Presence detection, without compromising privacy

I use Home Assistant (HA) to control my WiFi-enabled thermostat, which in turn is walled off from the Internet. So no matter how "smart" my thermostat wants to be, it's forced to live in isolation and follow orders from HA. For the past year, I've been trying out crude methods for detecting when humans are home, or not, so that the HVAC can be set accordingly. The last attempt required using the "ping" integration in HA. You basically provide a list of IPs, add users that are associated with the IP / device tracker for it, then you can conditionally run automation based on the status of those things.

This has worked pretty well, however there are some pain points that have been really digging at me:

  1. Setting this up requires using static DHCP for devices on the network that I want to associate with someone being home, like a cell phone. This is tricky since some phones use random MACs, and it's cumbersome to add new people to the "who could be home?" list.

  2. If people come over, I don't want the HVAC to shut off if the regular inhabitants leave. E.g. if my partner and I have to leave the house, and my mother-in-law stays at home, I'll get in trouble if the heat shuts off because HA thinks everyone is gone. Don't ask me how I know.

  3. Setting this all up requires basically configuring HA to track inhabitants and guests in my home. Even though I've gone through great lengths to try to prevent HA from sending any data externally, I still don't like that this data is being stored anywhere. I actually don't care if my partner or some particular guest is home and I'm not, it's easy enough to ask if I suddenly do. But seeing that someone is home is fine. I've heard that some folks use the "cloud" to manage HA and its data. Ouch.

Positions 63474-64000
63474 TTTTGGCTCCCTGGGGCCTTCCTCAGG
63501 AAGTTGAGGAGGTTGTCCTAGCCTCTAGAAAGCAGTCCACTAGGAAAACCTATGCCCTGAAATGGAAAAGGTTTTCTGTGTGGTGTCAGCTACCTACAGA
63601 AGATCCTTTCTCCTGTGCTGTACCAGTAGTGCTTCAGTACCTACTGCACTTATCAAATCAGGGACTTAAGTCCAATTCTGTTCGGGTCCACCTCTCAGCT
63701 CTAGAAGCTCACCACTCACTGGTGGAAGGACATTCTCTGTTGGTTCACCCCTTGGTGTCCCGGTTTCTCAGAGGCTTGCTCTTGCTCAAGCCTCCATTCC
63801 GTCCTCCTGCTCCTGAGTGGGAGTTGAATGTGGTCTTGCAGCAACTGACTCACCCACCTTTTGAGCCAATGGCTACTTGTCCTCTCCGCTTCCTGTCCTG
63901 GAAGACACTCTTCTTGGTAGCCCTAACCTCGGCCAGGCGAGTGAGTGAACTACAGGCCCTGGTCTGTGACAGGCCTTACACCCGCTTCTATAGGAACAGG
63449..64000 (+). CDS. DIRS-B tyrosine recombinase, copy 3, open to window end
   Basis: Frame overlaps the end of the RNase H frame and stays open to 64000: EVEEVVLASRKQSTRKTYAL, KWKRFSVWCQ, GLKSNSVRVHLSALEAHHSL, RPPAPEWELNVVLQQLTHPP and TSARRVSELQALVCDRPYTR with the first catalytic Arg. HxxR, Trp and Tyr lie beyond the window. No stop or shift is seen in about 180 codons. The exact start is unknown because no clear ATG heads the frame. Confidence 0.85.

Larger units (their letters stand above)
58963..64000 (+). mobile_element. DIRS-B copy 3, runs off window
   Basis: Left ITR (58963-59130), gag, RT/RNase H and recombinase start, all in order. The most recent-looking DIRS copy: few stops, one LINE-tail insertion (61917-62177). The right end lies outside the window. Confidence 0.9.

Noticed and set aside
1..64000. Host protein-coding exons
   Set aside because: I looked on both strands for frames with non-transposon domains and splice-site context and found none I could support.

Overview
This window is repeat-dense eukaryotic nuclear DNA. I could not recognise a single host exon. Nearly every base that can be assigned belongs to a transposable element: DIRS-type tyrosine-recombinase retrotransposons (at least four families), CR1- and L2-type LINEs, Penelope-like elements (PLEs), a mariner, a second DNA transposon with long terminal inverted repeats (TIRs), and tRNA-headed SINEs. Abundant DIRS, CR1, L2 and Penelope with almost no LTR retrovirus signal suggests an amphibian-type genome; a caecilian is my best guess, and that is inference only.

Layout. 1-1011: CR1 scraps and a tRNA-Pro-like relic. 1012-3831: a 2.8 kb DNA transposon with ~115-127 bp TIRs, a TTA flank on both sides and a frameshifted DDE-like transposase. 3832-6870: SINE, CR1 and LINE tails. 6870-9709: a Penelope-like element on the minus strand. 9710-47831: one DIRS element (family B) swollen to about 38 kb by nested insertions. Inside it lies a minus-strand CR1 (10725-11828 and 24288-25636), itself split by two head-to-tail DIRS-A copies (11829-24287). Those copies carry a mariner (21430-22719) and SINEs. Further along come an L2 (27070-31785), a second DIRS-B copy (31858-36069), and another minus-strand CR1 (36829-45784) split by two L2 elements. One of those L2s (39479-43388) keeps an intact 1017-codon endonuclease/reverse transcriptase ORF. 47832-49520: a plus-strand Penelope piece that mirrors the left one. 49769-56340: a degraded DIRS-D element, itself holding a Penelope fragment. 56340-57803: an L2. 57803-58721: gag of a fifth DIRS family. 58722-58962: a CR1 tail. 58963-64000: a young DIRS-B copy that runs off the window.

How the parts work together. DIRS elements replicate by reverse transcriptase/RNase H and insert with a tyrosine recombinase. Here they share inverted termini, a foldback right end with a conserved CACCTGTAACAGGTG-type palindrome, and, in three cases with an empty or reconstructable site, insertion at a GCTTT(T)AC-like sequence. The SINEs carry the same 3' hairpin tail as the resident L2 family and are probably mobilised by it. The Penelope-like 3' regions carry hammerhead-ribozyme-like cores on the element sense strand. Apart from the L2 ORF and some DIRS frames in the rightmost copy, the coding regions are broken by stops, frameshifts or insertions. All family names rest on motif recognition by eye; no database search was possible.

So I present my latest attempt to alleviate those 3 things as much as possible:

All three pain points above are addressed... although maybe not 100% solved in every situation. But it still seems like an improvement.

At the heart of this is a script that runs ping in parallel on an arbitrary number of IP addresses given to it. I'm sure it could be improved... Like, I doubt this would turn out well if the list gets too large. And the run time of the script can be kinda long if there are no devices and it ends up retrying the max number of times. The retry is there because I've seen that some devices might not respond to ping immediately (they were sleeping, or had a WiFi reconnect event at the wrong time, etc...) So if you have any ideas, let me know!

# Pings the given addresses and prints "up" if any of
# them respond to the ping, else it prints "down". A
# non-zero return value is an error.
# A simple backoff delay is used between attempts to
# ping the group when none of them responded to the
# last attempt.

function pings(){
    local PIDS=()
    local STATUS=()
    local IP=( "$@" )

    for ip in "${IP[@]}"; do
        ping  -c1 -W1 "$ip" &>/dev/null &

    for p in "${PIDS[@]}"; do
        wait "${p}"

    for s in "${STATUS[@]}"; do
        if [[ $s -eq 0 ]]; then
            return 0

    return 1

if [ -z "$1" ]; then
    echo "Parameter required!!"
    exit 1

ADDRS=( "$@" )
try_interval=1  # starting interval, before backoff

while ! pings "${ADDRS[@]}"; do
    if [[ $tries -ge $max_tries ]]; then
        echo down
        exit 0

    sleep "$try_interval"

echo up
exit 0

This script should be saved in some directory that HA can access. Next, we need to actually run the script in a way that HA can consume the output directly and use it. A binary sensor seemed like the best choice:

  - platform: command_line